Social Media and Political Engagement - Pew Internet

Oct 19, 2012 - using social media like social networking sites and Twitter. The social .... 10%. 0%. 10%. 20%. 30%. 40%. 50%. Like / promote political material.
834KB Sizes 0 Downloads 153 Views
OCTOBER 19, 2012

Social Media and Political Engagement 66% of social media users have employed the platforms to post their thoughts about civic and political issues, react to others’ postings, press friends to act on issues and vote, follow candidates, ‘like’ and link to others’ content, and belong to groups formed on social networking sites

Lee Rainie Director, Pew Internet Project Aaron Smith Research Associate, Pew Internet Project Kay Lehman Schlozman Boston College Henry Brady University of California – Berkeley Sidney Verba Harvard University

Pew Research Center’s Internet & American Life Project 1615 L St., NW – Suite 700 Washington, D.C. 20036 Phone: 202-419-4500 http://pewinternet.org/Reports/2012/Political-Engagement.aspx

Summary of Findings The use of social media is becoming a feature of political and civic engagement for many Americans. Some 60% of American adults use either social networking sites like Facebook or Twitter, and a new survey by the Pew Research Center’s Internet & American Life Project finds that 66% of those social media users—or 39% of all American adults—have done at least one of eight civic or political activities with social media. Overall, there are mixed partisan and ideological patterns among social media users when it comes to using social media like social networking sites and Twitter. The social media users who talk about politics on a regular basis are the most likely to use social media for civic or political purposes. And the social media users who have firmer party and ideological ties—liberal Democrats and conservative Republicans—are, at times, more likely than moderates in both parties to use social media for these purposes. Some of these activities are more likely to be pursued by younger social media users compared with the social media users who are ages 50 or older. Younger users are more likely to post their own thoughts about issues, post links to political material, encourage others to take political action, belong to a political group on a social networking site, follow elected officials on social media, and like or promote political material others have posted. Here are the key findings in a recent nationally representative survey: 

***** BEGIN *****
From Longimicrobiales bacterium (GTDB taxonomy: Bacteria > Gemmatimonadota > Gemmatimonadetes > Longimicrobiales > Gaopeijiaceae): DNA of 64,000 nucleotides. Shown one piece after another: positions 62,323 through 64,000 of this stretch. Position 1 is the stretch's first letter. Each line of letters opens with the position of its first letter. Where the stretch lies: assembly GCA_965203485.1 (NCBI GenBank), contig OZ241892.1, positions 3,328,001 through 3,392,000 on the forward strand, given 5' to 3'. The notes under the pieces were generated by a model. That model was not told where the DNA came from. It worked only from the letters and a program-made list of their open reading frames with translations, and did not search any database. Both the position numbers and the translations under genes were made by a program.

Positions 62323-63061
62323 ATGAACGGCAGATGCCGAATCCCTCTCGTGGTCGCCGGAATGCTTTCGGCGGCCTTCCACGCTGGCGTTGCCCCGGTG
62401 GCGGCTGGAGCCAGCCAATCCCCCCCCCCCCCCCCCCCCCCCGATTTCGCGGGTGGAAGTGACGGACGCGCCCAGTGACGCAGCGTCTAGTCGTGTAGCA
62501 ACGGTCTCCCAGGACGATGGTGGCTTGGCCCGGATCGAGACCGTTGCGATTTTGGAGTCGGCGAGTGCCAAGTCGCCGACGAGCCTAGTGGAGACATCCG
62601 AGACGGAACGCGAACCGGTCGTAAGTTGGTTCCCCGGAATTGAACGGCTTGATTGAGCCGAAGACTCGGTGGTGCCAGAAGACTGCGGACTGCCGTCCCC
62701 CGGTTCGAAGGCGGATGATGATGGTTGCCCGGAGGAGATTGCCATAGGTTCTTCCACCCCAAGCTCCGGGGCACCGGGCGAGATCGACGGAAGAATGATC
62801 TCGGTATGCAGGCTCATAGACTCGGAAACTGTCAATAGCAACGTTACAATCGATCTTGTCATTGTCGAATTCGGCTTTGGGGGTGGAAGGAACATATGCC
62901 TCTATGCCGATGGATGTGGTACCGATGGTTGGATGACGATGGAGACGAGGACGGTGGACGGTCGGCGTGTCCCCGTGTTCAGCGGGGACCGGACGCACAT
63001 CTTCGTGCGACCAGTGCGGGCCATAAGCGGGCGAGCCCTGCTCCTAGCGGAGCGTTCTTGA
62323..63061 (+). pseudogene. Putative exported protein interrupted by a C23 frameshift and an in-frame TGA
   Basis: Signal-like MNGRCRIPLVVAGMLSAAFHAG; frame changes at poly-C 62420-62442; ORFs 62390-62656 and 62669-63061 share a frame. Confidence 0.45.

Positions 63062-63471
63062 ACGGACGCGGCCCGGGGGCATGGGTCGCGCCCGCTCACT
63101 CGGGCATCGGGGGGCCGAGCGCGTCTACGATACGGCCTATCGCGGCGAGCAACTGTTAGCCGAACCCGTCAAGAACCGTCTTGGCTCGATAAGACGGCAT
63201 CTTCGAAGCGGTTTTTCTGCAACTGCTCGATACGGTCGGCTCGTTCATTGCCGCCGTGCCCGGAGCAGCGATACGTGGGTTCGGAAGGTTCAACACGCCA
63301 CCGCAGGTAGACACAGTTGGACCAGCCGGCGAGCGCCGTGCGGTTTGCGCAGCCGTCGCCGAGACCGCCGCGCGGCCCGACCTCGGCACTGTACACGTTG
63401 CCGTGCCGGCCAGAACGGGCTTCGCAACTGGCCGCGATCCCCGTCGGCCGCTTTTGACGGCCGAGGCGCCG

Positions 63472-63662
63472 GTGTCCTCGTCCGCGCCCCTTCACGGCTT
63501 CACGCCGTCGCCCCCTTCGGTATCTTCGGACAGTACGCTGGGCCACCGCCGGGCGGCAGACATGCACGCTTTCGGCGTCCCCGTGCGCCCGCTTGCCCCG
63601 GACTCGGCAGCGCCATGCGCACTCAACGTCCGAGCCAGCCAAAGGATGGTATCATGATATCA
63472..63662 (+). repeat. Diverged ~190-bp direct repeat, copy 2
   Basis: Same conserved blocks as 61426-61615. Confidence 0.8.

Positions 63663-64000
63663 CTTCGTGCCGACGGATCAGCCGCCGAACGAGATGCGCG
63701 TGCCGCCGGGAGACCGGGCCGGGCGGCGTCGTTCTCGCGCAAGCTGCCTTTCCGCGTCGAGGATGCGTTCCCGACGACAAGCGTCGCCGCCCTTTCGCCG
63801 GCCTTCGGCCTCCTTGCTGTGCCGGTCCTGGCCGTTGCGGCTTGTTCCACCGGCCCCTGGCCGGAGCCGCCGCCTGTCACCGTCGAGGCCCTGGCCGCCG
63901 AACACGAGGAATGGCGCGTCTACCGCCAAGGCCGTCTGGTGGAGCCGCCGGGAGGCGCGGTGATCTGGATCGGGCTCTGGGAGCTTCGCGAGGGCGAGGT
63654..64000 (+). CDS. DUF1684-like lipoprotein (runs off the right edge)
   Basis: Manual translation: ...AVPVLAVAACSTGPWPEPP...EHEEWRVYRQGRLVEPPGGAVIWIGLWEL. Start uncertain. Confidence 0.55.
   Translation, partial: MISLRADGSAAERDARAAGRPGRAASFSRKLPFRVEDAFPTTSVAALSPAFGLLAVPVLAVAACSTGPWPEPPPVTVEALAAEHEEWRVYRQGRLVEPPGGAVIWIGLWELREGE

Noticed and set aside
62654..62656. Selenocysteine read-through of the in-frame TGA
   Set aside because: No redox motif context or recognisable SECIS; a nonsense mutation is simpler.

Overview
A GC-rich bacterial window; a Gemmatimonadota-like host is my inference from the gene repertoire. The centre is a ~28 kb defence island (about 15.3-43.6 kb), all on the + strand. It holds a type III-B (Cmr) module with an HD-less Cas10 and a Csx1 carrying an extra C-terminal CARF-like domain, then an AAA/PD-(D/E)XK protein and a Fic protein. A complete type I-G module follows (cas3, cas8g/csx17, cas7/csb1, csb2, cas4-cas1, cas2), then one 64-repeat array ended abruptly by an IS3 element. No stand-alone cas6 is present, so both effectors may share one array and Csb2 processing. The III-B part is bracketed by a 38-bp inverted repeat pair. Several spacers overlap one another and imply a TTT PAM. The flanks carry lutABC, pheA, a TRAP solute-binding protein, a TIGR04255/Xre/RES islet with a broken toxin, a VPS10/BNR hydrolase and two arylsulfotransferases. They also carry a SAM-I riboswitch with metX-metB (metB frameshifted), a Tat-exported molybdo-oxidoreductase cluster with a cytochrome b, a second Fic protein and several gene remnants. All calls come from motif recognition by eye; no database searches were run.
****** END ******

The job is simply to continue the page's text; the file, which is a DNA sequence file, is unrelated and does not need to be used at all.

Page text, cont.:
38% of those who use social networking sites (SNS) or Twitter use those social media to “like” or promote material related to politics or social issues that others have posted. Liberal Democrats who use social media are particularly likely to use the ‘like’ button—52% of them have done so and 42% of conservative Republicans have also done so.



35% of social media users have used the tools to encourage people to vote. Democrats who are social media users are more likely to have used social media to encourage voting—42% have done that compared with 36% of Republican social-media users and 31% of independents.



34% of social media users have used the tools to post their own thoughts or comments on political and social issues. Liberal Democrats who use social media (42%) and conservative Republicans (41%) are especially likely to use social media this way.



33% of social media users have used the tools to repost content related to political or social issues that was originally posted by someone else. Republican social media users are more likely to do this on social media —39% have used social media to repost content, compared with 34% of social media using Democrats and 31% of independents.



31% of social media users have used the tools to encourage other people to take action on a political or social issue that is important to them. Some 36% of social-media-using Democrats have done this as have 34% of Republicans. This compares to 29% of independents who are social media users.

pewinternet.org

2



28% of social media users have used the tools to post links to political stories or articles for others to read. The soci